Position Statement on Restriction of Surgical Options for Pelvic Floor Disorders
March 29, 2013
In July 2011, the U.S. Food and Drug Administration (FDA) released a white paper  and safety communication on the safety and effectiveness of transvaginal placement of surgical mesh for pelvic organ prolapse. Since then, some state medical organizations, healthcare systems, and insurance companies have considered, or adopted, complete restrictions on the use of transvaginal mesh for pelvic organ prolapse or stress urinary incontinence.
The American Urogynecologic Society (AUGS) is a non-profit organization of over 1500 physician and allied health members. AUGS represents the largest professional society representing Female Pelvic Medicine and Reconstructive Surgery specialists. We specialize in treating pelvic floor disorders, especially pelvic organ prolapse and urinary incontinence. We are actively involved and engaged in this matter of transvaginal mesh and are working with all stakeholders including the FDA and the National Institutes of Health (NIH).
The American Urogynecologic Society strongly opposes any restrictions by state or local medical organizations, healthcare systems, or insurance companies which ban currently available surgical options performed by qualified and credentialed surgeons on appropriately informed patients with pelvic floor disorders.
Our justification for this position statement is described below.
1. A complete restriction on the use of surgical mesh was not the stated intent of the FDA safety communication.
Restrictions that prohibit the use of synthetic mesh in the treatment of prolapse or incontinence do not represent the findings of the FDA investigation . Neither the FDA Advisory Panel, the NIH, the American College of Ob/Gyn (ACOG), nor AUGS has recommended removing any mesh products from the market or withholding them from surgeon use.
2. The decision on surgical alternatives should be made by the patient and her surgeon.
Decisions regarding the treatment of women with pelvic floor disorders, including the use of surgical mesh, should be made between surgeons and their patients after careful evaluation and discussion of the risks, benefits, and alternatives to surgery. AUGS strongly supports the FDA recommendations that surgeons thoroughly inform patients seeking treatment for pelvic organ prolapse about the risks and benefits of all potential treatment options including non-surgical options, non-mesh surgery (i.e. native tissue vaginal repairs), surgical mesh placed abdominally, as well as transvaginal mesh placement. Non- mesh surgical treatment options also carry risks of surgical complications. No one approach has proven to be superior in all cases and it is particularly essential that specialists who regularly treat advanced and/or recurrent prolapse are able to maintain a complete set of treatment options in order to provide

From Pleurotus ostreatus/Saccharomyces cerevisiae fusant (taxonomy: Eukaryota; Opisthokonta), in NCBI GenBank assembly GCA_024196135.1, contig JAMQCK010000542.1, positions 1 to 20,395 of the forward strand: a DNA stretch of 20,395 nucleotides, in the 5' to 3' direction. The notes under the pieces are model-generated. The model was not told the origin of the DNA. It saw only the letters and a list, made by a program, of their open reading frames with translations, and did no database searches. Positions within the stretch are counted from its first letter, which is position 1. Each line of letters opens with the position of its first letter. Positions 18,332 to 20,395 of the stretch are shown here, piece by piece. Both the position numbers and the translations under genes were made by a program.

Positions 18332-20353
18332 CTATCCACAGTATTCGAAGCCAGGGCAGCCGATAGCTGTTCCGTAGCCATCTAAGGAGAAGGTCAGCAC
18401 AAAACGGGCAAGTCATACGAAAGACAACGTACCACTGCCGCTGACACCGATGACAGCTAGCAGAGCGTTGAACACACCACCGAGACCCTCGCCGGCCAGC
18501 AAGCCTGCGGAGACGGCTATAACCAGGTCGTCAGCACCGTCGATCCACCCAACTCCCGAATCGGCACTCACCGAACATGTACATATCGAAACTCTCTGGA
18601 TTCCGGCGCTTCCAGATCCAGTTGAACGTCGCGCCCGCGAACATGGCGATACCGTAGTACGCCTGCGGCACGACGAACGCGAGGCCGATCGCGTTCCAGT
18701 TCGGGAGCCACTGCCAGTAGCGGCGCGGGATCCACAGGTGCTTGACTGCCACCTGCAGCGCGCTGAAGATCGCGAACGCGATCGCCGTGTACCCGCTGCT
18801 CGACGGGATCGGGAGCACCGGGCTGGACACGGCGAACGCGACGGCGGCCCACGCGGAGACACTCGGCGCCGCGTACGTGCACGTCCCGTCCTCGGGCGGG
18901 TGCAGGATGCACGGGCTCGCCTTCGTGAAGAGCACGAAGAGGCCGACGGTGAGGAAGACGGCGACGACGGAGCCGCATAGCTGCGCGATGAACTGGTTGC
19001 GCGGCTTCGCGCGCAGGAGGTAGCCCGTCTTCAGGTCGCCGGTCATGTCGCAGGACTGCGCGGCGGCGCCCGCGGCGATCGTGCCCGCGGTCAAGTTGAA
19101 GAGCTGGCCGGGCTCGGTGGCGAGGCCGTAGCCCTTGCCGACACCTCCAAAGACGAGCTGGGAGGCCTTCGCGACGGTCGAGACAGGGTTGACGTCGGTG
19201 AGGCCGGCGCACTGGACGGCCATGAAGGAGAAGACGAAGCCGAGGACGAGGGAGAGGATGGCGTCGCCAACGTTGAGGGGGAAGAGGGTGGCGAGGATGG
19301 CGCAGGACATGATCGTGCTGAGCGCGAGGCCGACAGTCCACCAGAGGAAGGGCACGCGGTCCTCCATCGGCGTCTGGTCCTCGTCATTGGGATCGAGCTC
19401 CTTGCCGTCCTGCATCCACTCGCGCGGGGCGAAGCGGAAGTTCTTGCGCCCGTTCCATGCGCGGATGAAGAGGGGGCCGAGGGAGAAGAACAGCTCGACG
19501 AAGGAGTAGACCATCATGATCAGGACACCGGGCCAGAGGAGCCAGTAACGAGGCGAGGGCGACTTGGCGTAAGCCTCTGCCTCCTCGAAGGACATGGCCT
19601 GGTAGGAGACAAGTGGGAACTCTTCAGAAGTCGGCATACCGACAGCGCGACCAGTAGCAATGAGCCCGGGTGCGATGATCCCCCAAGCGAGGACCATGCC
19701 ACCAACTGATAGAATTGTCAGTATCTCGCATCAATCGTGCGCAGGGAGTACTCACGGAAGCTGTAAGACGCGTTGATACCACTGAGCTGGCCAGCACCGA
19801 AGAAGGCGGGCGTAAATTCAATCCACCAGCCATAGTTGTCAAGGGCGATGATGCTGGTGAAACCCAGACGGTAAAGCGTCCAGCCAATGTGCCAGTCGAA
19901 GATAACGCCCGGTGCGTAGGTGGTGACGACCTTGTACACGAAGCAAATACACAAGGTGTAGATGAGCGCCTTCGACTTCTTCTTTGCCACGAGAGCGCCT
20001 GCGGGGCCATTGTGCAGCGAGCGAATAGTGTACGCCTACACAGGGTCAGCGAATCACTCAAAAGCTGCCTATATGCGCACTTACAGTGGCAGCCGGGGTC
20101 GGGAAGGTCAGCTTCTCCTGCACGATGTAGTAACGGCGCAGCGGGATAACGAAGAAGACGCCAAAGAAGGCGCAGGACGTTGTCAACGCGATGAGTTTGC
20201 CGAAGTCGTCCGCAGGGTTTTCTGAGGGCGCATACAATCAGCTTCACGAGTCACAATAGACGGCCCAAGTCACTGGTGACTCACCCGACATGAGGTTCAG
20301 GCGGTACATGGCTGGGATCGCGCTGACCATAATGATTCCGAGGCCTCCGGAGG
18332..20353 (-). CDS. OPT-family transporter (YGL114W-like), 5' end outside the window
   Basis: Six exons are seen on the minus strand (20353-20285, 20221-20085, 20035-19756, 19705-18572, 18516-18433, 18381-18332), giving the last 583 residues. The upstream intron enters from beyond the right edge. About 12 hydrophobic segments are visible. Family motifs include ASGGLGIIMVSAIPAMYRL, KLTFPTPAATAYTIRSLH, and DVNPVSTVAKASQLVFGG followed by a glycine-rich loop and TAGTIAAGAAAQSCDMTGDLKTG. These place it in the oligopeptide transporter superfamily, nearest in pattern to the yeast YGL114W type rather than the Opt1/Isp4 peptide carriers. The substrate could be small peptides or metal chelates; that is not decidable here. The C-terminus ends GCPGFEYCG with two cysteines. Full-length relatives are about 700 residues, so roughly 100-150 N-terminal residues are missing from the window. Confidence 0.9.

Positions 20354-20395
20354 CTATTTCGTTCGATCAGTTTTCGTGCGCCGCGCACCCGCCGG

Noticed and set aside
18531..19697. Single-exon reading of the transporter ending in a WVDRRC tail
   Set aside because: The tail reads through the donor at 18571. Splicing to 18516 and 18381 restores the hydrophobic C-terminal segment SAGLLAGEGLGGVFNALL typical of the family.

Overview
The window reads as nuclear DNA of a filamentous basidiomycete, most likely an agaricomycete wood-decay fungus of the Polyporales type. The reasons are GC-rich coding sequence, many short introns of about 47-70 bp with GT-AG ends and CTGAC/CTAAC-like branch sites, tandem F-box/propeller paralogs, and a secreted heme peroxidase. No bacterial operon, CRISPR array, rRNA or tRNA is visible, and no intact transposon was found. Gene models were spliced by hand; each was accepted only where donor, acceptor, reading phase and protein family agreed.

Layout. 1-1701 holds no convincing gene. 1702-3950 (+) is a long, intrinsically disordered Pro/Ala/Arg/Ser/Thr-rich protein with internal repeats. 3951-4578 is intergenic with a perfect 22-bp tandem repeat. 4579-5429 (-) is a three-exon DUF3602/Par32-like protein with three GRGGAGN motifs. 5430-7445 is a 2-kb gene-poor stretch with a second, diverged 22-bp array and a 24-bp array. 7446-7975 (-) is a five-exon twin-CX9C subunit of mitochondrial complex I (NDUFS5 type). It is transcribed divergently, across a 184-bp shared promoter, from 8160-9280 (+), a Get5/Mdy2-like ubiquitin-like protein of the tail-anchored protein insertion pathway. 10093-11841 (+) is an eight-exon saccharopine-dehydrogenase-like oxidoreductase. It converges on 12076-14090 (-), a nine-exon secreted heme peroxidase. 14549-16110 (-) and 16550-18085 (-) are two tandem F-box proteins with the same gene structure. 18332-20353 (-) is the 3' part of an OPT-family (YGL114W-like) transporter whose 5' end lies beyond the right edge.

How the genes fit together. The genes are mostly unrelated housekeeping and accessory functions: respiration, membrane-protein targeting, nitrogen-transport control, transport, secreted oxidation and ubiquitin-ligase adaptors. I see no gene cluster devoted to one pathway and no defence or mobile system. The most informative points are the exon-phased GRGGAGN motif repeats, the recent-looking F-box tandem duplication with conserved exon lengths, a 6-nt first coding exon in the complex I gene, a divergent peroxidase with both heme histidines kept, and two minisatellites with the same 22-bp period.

the most effective and individualized care. A ban on alternative surgical treatment interferes with the patient-physician relationship and withholds FDA acceptable options that the patient and her physician may decide is the best treatment option for her particular clinical situation. A ban on the use of synthetic mesh materials would potentially prohibit many women from accessing the full range of treatment options available. With restrictions of patient options, certain patients would be denied this alternative and need to seek care elsewhere or have another procedure to treat their pelvic organ prolapse that may not be the most appropriate choice after careful discussions between the patient and her physician and with full, informed consent. These restrictions, which could become law, significantly interfere with the doctor- patient relationship. As noted in a recent editorial in the New England Journal of Medicine, “Laws that specifically dictate or limit what physicians discuss during health care encounters also undermine the patient–physician relationship. Physicians must have the ability and freedom to speak to their patients freely and confidentially, to provide patients with factual information relevant to their health, to fully answer their patients' questions, and to advise them on the course of best care without the fear of penalty.”